The Howe Truss was designed by William Howe in 1840. It used mostly wood in construction and was suitable for longer spans than the Pratt truss. Therefore, it became very popular and was considered one of the best designs for railroad bridges back in the day. Many Howe truss bridges exist in the North West United States, where wood is plentiful.
How the forces are spread out
Here are two diagrams showing how the forces are spread out when the Howe Truss is under a load. The first shows the load being applied across the entire top of the bridge. The second shows a localized load in the center of the bridge. In both cases the total load = 100. Therefore, you can take the numbers as a percentage of the total load.
Similar to all the major truss designs (Pratt, Warren, K Truss, and Howe), when the load is centered on the bridge the forces are much greater on the internal truss members than if the load is spread out along the top of the bridge. The same principle applies if the load was coming from the bottom of the bridge. I use diagrams showing the load applied to the top of the bridge, because this is how I most often test my bridges. I load my bridges from the top.
When you are designing your bridge, I recommend that you use the Bridge Designer program from JHU and plug-in your design. Load the design in the same way your bridge will be loaded as specific in the rules and guidelines you were given to build your bridge.
Howe Truss in model bridges
One thing that you have to keep in mind when thinking about the common truss designs, including the Howe, is that they were designed a long time ago. They were designed when bridges needed to fill a specific role, and for the particular resources that people had available. For instance, the Howe truss design used a lot of wood as opposed to the Pratt which used more iron. This made the Howe popular earlier on when iron was expensive to produce.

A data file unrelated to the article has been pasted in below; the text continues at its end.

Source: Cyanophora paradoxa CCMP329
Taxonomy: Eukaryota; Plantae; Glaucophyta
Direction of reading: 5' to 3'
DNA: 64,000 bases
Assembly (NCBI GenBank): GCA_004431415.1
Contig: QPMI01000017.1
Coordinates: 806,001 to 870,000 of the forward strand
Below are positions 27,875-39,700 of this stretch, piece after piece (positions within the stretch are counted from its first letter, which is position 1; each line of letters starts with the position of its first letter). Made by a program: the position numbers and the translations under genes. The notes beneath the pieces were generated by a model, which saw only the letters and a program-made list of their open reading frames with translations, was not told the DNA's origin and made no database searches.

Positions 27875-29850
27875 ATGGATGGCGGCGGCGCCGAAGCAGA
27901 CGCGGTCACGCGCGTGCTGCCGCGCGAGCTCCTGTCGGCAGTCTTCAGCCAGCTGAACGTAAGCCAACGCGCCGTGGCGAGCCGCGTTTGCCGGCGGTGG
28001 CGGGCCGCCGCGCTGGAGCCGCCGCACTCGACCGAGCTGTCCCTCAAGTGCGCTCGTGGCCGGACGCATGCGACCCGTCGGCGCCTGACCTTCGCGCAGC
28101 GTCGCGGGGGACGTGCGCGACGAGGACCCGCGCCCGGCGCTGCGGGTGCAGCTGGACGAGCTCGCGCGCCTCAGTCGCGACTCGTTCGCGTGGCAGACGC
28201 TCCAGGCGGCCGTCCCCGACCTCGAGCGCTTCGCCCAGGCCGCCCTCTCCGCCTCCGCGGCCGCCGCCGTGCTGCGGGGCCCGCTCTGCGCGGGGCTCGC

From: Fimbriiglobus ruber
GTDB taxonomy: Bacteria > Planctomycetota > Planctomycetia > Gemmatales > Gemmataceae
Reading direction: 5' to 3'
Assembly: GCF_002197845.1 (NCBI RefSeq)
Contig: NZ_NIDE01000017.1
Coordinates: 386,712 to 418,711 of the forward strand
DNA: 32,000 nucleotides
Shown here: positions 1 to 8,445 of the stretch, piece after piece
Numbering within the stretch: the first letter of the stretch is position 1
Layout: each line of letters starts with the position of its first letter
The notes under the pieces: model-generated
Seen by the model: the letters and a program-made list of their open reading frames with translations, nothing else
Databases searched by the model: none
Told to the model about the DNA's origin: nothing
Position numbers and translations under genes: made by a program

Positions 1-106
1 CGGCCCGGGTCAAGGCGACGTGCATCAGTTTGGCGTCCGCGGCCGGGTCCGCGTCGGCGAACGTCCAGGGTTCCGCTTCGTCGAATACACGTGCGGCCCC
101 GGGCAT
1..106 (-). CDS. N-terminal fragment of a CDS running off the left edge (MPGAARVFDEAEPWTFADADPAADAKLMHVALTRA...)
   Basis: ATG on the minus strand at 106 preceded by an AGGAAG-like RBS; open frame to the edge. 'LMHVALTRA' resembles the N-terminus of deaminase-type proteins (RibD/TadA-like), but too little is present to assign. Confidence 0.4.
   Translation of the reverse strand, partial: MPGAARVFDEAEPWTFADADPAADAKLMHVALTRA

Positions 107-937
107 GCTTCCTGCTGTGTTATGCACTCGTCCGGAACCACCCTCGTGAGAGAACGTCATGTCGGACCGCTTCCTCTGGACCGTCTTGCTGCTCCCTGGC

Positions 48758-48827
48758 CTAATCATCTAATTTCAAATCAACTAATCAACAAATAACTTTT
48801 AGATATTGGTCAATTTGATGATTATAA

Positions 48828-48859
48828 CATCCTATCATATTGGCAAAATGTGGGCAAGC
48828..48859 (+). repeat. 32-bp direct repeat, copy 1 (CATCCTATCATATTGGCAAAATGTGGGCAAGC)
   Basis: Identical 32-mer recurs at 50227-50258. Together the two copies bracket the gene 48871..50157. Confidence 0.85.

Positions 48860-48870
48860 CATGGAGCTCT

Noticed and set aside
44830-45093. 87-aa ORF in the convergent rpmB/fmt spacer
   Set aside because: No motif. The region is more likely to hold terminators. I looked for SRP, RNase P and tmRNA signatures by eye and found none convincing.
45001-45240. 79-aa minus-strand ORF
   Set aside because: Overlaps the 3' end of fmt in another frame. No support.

The Howe truss used wooden beams for the diagonal members, which were in compression. It used iron (and later steel) for the vertical members, which were in tension. The Pratt truss was the opposite. Thus, because the diagonal members are longer, the Howe truss used less of the more expensive iron material. It made good use of the cheap wood which was readily available.
For model bridges, we typically only use wood. Our compression and tension members are both made out of wood. If you wanted to be fancy, you could use string or metal wire for the tension members. Nonetheless, in reality, the reasons why the Howe design became popular are not applicable to model builders. It remains a solid engineering model design, but I think I would prefer the Pratt truss over the Howe.